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Recent Podcast
A Tour of The Big, Bad & Beautiful Universe with Chandra
A Tour of The Big, Bad & Beautiful Universe with Chandra
To celebrate the 15th anniversary of NASA's Chandra X-ray Observatory, we have released four new images of supernova remnants. These show Chandra's ability to study the remains of supernova explosions, using images that are the sharpest available in X-ray astronomy. The images of the Tycho and G292.0+1.8 supernova remnants show how Chandra can trace the expanding debris of an exploded star. The images show shock waves, similar to sonic booms from a supersonic plane, that travel through space at speeds of millions of miles per hour. The images of the Crab Nebula and 3C58 show the effects of very dense, rapidly spinning neutron stars created when a massive star explodes. These neutron stars can create clouds of high-energy particles that glow brightly in X-rays. The image for G292 shows oxygen (yellow and orange), and other elements such as magnesium (green) and silicon and sulfur (blue) that were forged in the star before it exploded. For the other images, the lower energy X-rays are shown in red and green and the highest energy X-rays are shown in blue. (2014-07-22)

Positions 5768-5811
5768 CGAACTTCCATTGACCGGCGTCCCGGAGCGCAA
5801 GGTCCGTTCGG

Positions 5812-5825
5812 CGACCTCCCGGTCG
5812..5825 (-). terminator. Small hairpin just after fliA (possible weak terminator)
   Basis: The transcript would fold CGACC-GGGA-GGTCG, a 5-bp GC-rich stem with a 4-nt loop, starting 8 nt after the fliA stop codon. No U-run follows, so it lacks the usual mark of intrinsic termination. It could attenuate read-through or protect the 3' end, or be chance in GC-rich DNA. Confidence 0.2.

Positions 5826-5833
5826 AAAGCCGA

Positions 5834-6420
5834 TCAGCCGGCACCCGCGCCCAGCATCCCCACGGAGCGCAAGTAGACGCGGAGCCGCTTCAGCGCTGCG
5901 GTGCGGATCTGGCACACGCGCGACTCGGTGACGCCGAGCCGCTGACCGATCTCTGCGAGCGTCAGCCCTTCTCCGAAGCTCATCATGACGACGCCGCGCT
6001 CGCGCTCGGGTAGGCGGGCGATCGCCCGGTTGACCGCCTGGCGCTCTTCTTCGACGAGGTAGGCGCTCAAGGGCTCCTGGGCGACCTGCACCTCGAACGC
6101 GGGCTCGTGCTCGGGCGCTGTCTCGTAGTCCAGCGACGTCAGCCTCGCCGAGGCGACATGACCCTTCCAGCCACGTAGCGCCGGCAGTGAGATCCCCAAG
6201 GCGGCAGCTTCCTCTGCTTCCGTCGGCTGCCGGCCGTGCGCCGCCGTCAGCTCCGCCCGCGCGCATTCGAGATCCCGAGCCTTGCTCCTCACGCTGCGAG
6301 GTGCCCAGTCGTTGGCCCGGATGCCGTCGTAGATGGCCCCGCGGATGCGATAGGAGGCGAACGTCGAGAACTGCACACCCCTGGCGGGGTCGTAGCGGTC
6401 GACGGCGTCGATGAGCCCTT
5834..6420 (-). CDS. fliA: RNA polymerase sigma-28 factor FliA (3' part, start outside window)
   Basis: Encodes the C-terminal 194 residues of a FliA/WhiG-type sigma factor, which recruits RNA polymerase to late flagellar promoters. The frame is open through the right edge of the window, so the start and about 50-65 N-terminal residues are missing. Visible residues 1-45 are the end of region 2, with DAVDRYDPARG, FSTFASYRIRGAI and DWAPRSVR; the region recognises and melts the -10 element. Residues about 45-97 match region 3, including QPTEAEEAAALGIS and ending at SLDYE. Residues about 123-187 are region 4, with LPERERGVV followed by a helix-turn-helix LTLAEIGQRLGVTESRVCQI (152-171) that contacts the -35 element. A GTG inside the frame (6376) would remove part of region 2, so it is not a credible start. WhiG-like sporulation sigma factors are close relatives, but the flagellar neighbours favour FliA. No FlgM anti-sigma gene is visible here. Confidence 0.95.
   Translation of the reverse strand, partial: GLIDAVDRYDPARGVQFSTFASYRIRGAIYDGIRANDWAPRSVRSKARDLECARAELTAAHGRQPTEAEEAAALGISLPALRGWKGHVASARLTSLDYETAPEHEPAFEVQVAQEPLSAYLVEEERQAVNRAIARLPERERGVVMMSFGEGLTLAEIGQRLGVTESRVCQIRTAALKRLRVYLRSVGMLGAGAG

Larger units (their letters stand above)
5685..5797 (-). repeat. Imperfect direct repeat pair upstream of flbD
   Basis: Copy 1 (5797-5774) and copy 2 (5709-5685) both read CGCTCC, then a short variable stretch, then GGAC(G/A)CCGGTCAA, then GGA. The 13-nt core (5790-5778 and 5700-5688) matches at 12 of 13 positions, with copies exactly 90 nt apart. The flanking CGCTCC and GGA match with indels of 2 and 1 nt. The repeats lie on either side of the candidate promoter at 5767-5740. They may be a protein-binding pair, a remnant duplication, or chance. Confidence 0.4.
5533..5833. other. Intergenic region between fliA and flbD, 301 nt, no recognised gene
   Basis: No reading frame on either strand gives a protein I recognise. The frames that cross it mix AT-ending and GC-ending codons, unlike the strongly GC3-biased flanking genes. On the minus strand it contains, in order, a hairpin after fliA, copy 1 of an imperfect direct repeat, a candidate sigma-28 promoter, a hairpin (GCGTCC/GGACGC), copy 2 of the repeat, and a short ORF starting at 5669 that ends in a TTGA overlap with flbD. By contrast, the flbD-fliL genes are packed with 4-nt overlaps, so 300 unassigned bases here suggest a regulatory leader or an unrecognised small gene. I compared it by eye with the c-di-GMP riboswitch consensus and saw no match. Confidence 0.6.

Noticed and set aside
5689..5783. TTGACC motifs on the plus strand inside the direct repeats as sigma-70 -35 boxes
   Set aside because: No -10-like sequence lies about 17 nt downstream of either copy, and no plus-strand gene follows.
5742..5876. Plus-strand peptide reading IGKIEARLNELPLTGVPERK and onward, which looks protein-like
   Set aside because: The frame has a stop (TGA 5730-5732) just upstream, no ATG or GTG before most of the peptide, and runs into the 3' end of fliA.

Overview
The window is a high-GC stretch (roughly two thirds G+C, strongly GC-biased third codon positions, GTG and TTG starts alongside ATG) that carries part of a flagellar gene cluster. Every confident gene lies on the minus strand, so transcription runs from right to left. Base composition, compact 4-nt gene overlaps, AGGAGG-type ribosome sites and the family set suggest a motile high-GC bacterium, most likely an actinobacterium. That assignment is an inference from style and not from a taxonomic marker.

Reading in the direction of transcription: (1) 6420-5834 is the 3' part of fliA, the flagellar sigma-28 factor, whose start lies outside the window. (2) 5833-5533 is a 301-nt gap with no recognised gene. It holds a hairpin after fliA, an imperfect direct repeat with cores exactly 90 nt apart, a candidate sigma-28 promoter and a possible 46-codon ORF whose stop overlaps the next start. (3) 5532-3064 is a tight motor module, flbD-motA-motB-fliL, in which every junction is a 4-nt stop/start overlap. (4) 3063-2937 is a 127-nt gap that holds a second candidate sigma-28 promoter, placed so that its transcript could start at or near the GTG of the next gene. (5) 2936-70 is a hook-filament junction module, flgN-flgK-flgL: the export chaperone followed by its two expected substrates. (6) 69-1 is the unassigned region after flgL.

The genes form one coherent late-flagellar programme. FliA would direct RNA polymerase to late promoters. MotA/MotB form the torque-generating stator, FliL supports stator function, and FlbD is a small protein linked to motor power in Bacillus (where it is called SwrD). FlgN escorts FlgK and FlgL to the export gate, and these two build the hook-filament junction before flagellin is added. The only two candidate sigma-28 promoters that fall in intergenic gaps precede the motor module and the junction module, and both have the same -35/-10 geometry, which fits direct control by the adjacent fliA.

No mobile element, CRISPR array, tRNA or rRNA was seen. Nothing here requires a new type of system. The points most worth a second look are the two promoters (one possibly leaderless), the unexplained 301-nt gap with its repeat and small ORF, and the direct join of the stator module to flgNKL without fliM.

Arp 147 in 60 Seconds

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Narrator (April Hobart, CXC): Just in time for Valentine's Day comes a new image of a ring -- not of jewels -- but of black holes. This image shows Arp 147, a pair of interacting galaxies some 430 million light years from Earth, as seen by the Chandra X-ray Observatory and the Hubble Space Telescope. The ring-shaped object on the right is a remnant of a spiral galaxy that collided with the elliptical galaxy to the left millions of years ago. The collision triggered a wave of star formation. Many of these new young stars raced through their evolution in a few million years or less and ended up as supernova explosions or black holes. X-rays from Chandra now reveal a ring of these black holes in the outer arms of the spiral structure. Researchers estimate that the nine sources around the ring are likely 10 to 20 times more massive than the Sun a rather impressive weight for any Valentines gift.

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